g:snipMate = { 'snippet_version': 1,
        'always_choose_first': 0,
        'description_in_completion': 1,

call plug#end()

Next part's super annoying. It needs a microsoft shithub account; I made a new one on a throwaway email, but I don't want rando checkouts using my real name. includeIf lets you choose between multiple config sections, so now I have:

## .gitconfig
    path = ~/.gitconfig-kami
[includeIf "gitdir:~/Code/"]
    path = ~/.gitconfig-mark

## .gitconfig-kami
    name = Kamikaze Mark
    email = foo@bar

## .gitconfig-mark
    name = Mark Damon Hughes
    email = bar@foo

~% git config user.name
Kamikaze Mark
~% cd ~/Code/CodeChez
~/Code/CodeChez% git config user.name
Mark Damon Hughes

But shithub no longer has password logins! FUCK.

~% sudo port install gh
~% gh auth login

Follow the prompts and it creates a key pair in the system keychain. I hate this, but it works (on Mac; Linux install the package however you do, it works the same; Windows you have my condolences).

Now vim, :PlugInstall, and it should read them all. I had to do it a couple times! Then :PlugStatus should show:

Finished. 0 error(s).

- vim-addon-mw-utils: OK
- vim-snipmate: OK
- vim-snippets: OK
- tlib_vim: OK

Let's create a snippet!

~% mkdir .vim/snippets

## .vim/snippets/_.snippets
snippet line

snippet header
    /* `expand('%:t')`
    * ${1:description}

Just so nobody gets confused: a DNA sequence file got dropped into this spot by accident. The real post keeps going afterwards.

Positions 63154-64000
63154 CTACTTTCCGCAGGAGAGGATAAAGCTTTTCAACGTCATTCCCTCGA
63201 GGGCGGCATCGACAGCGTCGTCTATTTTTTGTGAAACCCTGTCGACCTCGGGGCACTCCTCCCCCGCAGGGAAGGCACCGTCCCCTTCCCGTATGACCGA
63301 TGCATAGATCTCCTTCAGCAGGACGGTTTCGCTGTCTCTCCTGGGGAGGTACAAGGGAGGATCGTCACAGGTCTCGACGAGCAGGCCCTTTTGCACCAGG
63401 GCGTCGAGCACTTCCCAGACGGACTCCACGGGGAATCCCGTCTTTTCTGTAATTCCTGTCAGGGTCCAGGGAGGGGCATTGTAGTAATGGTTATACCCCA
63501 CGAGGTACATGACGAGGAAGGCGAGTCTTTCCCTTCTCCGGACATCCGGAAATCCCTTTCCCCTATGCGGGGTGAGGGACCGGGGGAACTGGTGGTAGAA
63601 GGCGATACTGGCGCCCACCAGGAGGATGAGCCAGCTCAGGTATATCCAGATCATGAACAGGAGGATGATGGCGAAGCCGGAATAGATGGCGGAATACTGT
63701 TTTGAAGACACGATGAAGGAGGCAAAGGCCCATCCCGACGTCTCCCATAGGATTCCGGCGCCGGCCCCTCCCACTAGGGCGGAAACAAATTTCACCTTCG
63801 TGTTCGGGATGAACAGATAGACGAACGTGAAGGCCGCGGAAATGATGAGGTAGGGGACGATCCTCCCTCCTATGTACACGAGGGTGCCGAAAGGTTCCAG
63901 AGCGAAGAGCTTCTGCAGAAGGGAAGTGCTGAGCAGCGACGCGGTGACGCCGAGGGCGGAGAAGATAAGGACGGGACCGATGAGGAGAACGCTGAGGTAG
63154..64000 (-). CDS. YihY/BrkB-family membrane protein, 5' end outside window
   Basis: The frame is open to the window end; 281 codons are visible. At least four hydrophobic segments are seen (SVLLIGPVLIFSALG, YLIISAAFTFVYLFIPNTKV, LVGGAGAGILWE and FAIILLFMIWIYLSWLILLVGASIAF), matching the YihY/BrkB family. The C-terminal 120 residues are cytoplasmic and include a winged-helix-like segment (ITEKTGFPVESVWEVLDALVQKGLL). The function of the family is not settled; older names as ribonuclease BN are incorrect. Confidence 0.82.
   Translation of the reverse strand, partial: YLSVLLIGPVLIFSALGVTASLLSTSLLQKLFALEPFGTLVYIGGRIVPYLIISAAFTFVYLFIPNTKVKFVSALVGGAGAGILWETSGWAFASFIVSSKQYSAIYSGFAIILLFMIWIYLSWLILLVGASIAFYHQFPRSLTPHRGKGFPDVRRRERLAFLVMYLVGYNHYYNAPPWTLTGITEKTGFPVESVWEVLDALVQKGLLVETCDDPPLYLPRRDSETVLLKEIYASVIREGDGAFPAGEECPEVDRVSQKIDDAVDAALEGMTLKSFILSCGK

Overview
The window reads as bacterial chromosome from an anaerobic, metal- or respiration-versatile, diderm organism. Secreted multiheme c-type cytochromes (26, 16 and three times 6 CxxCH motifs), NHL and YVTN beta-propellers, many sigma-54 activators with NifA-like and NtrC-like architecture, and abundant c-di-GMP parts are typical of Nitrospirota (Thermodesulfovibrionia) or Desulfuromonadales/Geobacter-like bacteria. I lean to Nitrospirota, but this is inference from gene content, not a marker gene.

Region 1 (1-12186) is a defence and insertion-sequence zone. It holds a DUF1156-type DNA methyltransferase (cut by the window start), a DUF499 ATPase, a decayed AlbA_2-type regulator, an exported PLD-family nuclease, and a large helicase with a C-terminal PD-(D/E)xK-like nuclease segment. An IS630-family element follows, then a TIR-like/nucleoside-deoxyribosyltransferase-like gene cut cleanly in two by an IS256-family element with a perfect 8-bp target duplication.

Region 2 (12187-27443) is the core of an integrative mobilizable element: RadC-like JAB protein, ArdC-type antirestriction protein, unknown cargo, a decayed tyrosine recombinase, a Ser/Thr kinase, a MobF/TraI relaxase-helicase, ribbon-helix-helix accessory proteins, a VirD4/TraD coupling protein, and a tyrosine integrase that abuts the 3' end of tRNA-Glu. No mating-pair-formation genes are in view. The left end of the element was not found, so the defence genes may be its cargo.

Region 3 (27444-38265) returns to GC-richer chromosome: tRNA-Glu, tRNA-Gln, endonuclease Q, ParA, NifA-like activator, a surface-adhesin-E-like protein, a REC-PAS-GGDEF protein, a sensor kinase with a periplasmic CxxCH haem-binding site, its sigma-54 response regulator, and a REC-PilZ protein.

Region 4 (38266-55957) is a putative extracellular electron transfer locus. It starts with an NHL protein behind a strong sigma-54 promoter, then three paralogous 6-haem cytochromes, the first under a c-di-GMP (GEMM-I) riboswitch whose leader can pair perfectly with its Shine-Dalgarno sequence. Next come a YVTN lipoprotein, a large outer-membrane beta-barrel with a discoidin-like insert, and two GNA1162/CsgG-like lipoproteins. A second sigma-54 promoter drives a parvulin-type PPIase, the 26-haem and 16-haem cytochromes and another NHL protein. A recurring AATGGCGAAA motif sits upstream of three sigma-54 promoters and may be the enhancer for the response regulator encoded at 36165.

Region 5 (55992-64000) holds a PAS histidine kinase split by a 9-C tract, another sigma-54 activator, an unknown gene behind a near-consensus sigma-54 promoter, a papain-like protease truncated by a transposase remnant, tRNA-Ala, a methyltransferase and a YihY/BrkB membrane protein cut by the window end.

* Created `strftime("%Y-%m-%d %H:%M")`
    * Copyright © `strftime("%Y")` ${2:`g:snips_author`}. All Rights Reserved.

And if I make a new file, hit i (insert), line<TAB>, it fills in the snippet! If I type c)<TAB>, it writes a copyright line with my "author" name; it's highlighted, so hit <ESC> to accept it (help says <CR> should work? But it does not). Basically like any programmer's editor from this Millennium.

Update 2023-07-24: Added header, which is my standard document header, expand is filename with extension, rest are self-explanatory. Sometimes I add a license, which SnipMate preloads as BSD3, etc.

Use :SnipMateOpenSnippetFiles to see all the defined snippet files.

File Tree

NERDTree seems useful; read the page or :help NERDTree for docs. Add another plugin in .vimrc just before call plug#end(), do a :PlugUpdate, and it's that easy. But I want to hit a key to toggle the tree, and another key to focus the file, which takes me into the exciting world of vim9 functions.

## ~/.vimrc
Plug 'https://github.com/preservim/nerdtree'

# open/close tree
def g:Nerdtog()
    wincmd p
nnoremap <F2> :call Nerdtog()<CR>
# focus current file
nnoremap <S-F2> :NERDTreeFind<CR>

Update 2023-04-11: In NERDTree, on a file, hit m for a menu, and you can quicklook, open in Finder, or reveal in Finder, and much more. Doesn't seem to be a right-click or anything functionality, so it was not immediately obvious how to make it open my image files, etc.

And I think that's got me up to a baseline modern functionality.